U.S. expected to extend CDC residential eviction ban by one month -sources

2 minute read
Register now for FREE unlimited access to Reuters.com

WASHINGTON, June 22 (Reuters) - The Centers for Disease Control and Prevention's (CDC) COVID-19 residential eviction moratorium set to expire June 30 is expected to be extended by another month, sources briefed on the matter told Reuters.

An announcement could come as early as Wednesday, the sources said.

The national ban on residential evictions was first implemented last September and was extended in March until June 30.

Register now for FREE unlimited access to Reuters.com

The White House and CDC did not comment.

On Tuesday, a group of 44 U.S. lawmakers urged the extension, citing an estimate from the Consumer Financial Protection Bureau that about "6 million renter households are behind on their rent and at risk of eviction."

The letter to the CDC and Biden signed by Democrats lawmakers Ayanna Pressley, Jimmy Gomez, Cori Bush, Alexandria Ocasio-Cortez, Carolyn B. Maloney and others, warned that without an extension "millions of renters will once again face the threat of eviction."

The Supreme Court has yet to act on the petition by the landlord groups that argued the CDC exceeded its authority when it halted evictions to help renters during the pandemic. The CDC imposed the ban to combat the spread of COVID-19 and prevent homelessness during the pandemic.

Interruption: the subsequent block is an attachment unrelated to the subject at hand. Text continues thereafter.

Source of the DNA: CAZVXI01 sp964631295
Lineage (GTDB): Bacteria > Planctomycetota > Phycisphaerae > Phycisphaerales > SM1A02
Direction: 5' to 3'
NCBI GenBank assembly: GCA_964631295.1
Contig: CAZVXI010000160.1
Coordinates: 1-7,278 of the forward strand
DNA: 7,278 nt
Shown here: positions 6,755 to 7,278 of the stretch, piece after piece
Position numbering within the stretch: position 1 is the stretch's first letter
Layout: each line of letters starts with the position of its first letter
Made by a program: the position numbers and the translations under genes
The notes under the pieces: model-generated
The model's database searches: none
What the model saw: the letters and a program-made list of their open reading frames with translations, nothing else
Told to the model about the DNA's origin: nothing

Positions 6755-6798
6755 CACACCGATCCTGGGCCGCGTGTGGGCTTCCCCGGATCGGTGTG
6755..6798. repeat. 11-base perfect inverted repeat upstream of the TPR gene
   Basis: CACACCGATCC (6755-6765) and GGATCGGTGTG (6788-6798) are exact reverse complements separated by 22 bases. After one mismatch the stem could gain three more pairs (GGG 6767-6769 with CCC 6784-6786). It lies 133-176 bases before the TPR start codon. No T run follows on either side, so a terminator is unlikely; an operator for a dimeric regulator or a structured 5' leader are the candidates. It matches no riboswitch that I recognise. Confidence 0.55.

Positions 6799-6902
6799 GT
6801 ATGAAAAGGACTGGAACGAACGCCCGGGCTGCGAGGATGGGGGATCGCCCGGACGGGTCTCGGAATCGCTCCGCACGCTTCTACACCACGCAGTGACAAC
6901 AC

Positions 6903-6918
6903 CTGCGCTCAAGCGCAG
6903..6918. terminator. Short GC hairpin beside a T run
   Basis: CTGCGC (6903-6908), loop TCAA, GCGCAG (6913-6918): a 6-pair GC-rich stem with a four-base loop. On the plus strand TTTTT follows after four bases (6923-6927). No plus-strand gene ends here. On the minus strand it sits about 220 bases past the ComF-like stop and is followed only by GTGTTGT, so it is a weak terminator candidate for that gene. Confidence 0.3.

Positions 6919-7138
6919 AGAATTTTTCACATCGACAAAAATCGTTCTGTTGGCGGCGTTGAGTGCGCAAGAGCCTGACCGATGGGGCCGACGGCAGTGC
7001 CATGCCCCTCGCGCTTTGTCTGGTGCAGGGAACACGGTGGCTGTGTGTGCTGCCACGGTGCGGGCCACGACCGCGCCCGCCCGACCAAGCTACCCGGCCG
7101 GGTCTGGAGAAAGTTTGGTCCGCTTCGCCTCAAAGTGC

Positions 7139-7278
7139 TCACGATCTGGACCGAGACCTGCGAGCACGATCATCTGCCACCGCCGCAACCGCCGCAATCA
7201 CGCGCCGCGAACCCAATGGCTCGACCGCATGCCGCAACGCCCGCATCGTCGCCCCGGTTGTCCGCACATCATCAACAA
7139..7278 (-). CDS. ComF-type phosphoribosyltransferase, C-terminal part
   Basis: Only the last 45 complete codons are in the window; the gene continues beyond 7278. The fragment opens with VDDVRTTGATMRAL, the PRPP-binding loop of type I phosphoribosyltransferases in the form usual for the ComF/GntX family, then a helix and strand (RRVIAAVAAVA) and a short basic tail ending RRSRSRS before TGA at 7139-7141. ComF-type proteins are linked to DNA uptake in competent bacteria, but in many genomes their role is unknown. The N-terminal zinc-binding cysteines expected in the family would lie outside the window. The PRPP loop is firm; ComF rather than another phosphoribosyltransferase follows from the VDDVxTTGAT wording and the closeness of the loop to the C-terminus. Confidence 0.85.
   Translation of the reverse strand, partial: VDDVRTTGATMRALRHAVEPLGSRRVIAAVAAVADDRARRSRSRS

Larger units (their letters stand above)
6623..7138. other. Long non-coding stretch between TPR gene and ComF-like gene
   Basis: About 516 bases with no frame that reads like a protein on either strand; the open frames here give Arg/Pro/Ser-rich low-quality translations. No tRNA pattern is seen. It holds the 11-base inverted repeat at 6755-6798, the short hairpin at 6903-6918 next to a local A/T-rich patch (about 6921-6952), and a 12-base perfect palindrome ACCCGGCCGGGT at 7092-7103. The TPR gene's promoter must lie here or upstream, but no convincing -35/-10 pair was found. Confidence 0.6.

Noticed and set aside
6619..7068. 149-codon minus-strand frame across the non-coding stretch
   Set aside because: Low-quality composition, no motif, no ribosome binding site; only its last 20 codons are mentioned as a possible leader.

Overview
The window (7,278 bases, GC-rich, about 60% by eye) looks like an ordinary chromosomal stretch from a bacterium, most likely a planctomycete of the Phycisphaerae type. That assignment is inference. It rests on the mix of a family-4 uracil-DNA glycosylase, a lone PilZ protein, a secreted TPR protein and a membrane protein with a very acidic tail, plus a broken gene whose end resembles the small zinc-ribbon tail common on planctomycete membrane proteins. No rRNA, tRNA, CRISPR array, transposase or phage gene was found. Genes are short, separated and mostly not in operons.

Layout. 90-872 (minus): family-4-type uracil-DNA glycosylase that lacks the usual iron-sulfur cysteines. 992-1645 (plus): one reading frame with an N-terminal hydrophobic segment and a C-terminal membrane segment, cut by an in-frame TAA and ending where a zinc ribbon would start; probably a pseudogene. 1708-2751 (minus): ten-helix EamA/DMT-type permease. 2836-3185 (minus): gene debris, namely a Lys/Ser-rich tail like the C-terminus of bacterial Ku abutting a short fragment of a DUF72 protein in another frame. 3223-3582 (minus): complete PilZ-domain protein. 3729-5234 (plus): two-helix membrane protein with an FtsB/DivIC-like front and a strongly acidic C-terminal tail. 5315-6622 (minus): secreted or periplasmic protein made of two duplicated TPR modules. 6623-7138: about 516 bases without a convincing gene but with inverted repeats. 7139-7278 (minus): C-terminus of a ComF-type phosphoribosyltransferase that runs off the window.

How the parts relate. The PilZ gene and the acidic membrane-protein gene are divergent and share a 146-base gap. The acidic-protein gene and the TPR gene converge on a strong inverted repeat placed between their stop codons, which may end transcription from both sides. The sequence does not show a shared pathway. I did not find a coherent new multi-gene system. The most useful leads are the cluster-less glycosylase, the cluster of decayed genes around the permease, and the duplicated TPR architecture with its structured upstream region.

The landlords said property owners "have been losing over $13 billion every month under the moratorium." One group estimated that 40 million Americans were behind on rent in January, with $70 billion of missed payments by the end of 2020.

The moratorium covers renters who expected to earn less than $99,000 a year, or $198,000 for joint filers, or who reported no income, or received stimulus checks.

Renters also had to swear they were doing their best to make partial rent payments, and that evictions would likely leave them homeless or force them into "shared" living quarters.

Congress has approved $47 billion in relief for renters but much of that money has not yet been distributed.

Register now for FREE unlimited access to Reuters.com
Reporting by David Shepardson and Michelle Conlin Editing by Chris Reese

Our Standards: The Thomson Reuters Trust Principles.

Thomson Reuters

Michelle Conlin is an award-winning journalist at Reuters, where she has covered Americans in debt, the 2016 presidential election, mortgage fraud, the foreclosure epidemic, pandemic evictions and national breaking news. Her reporting at Reuters has had wide-ranging impact, including contributing to new legislation addressing zombie homes, new rules banning banks’ practice of gagging homeowners, and the end of governmental financing support of bonds backed by Wall Street’s foray into single-family homes.